My thoughts are IT IS CHEAPER to buy garbage junk food than produce, dairy or other more wholesome choices. Chips, sodapop as you States-side folk call it, no-name garbage snacks (instant soups & pastas included) and fast food are the cheapest way to live !!!
Instead of exploring the result of diet like obesity and its' relation to income or social-economic status, THIS is what I'd like to explore : we should be looking instead at what's BEHIND what's in the grocery carts of lower income people/families. The laws and regulations governing the manufacturing processes, labelling laws, the FDA, and the fresh food or agricultural industry. Look at France as an example- their fresh outdoor markets are THE place to find affordable, quality whole foods. The country supports their farming and agriculture, considering it the backbone of their culture. During presidential elections, their candidates give out blue ribbons at farmer's markets and give hands-on support to their agricultural labourers. I wonder if this is as equally encouraged in North America or if instead we choose to give huge tax breaks to manufacturers of "mass-processed-exportable-cheaply-made-additive-laden-soaked-with-trans-fats-and- partially-hydrogenated-oil-and-passed- quickly-by-the-FDA-even-though-quite-possibly-carcinogenic foods" ?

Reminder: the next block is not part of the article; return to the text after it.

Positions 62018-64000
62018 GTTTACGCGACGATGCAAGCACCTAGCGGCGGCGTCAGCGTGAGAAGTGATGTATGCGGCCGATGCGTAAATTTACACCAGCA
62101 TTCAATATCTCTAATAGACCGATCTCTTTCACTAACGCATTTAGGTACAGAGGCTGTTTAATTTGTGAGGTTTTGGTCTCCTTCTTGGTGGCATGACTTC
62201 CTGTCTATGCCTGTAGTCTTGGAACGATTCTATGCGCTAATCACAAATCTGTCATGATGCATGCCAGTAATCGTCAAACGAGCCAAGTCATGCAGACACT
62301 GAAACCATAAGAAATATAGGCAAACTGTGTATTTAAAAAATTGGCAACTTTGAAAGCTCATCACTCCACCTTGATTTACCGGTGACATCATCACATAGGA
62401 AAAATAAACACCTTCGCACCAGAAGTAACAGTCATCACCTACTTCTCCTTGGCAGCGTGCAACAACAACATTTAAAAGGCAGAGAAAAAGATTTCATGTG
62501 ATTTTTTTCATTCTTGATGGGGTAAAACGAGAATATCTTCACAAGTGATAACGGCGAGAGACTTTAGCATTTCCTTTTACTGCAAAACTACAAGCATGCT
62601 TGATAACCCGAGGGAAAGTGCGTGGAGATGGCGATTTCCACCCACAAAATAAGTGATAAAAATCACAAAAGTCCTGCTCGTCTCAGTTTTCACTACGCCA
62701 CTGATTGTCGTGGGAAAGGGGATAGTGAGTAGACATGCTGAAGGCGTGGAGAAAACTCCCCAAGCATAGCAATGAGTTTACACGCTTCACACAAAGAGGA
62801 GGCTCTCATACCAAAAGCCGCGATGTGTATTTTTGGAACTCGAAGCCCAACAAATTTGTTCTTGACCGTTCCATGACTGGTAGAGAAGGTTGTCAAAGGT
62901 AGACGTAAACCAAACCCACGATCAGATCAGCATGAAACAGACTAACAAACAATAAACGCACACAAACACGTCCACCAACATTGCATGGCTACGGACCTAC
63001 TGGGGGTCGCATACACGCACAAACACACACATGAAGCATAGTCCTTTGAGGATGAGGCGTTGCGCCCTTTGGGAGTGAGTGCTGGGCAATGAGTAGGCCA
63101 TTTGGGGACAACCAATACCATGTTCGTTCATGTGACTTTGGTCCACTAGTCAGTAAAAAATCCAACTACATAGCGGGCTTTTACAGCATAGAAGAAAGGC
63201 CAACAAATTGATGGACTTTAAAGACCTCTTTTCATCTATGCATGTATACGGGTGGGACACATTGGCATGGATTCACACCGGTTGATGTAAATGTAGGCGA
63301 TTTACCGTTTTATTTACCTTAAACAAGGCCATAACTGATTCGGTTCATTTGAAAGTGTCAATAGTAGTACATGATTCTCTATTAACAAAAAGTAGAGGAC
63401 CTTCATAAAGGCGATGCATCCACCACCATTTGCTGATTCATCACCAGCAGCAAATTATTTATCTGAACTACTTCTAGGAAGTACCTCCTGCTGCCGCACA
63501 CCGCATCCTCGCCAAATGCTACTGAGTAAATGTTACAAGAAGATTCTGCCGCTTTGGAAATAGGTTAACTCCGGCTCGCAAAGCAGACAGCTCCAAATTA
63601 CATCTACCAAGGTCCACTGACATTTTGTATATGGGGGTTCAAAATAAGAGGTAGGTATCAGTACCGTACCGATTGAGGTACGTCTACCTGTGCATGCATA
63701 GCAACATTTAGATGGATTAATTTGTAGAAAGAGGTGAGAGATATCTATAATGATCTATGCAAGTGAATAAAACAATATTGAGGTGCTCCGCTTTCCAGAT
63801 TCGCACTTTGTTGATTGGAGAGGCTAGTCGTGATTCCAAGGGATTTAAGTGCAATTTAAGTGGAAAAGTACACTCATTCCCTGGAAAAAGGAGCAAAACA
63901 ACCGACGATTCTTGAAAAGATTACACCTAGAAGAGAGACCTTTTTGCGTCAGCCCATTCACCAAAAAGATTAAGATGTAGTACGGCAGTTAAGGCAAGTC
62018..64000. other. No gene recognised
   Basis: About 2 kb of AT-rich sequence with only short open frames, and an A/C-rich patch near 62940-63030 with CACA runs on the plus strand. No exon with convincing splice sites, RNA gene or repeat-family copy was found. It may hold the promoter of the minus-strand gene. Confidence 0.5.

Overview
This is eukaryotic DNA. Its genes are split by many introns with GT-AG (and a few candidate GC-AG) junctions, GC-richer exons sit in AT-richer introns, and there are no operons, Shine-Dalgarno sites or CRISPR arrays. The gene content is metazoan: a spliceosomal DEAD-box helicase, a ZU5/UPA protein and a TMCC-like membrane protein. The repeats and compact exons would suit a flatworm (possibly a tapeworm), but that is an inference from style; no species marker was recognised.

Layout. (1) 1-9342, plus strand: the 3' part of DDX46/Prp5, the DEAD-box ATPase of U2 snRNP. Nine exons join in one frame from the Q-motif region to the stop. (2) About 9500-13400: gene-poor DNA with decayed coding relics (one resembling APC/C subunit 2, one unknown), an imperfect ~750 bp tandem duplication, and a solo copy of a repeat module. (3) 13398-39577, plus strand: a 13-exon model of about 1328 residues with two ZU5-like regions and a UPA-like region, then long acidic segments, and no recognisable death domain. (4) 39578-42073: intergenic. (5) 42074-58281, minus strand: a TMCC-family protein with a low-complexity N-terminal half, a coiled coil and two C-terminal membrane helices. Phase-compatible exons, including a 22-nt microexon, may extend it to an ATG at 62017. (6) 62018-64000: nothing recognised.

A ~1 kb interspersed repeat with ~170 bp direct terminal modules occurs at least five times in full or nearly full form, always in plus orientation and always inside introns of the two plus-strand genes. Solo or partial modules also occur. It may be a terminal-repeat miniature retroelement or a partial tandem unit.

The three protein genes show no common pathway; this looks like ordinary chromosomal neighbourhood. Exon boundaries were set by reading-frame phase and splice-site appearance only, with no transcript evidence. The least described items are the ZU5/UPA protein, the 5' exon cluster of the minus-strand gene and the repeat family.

Nah.... we're definitely not like that.
We live in a democracy not a capitalist
society !

these are the thoughts of poke-it-with-a-stick on July 12, 2004 04:17 AM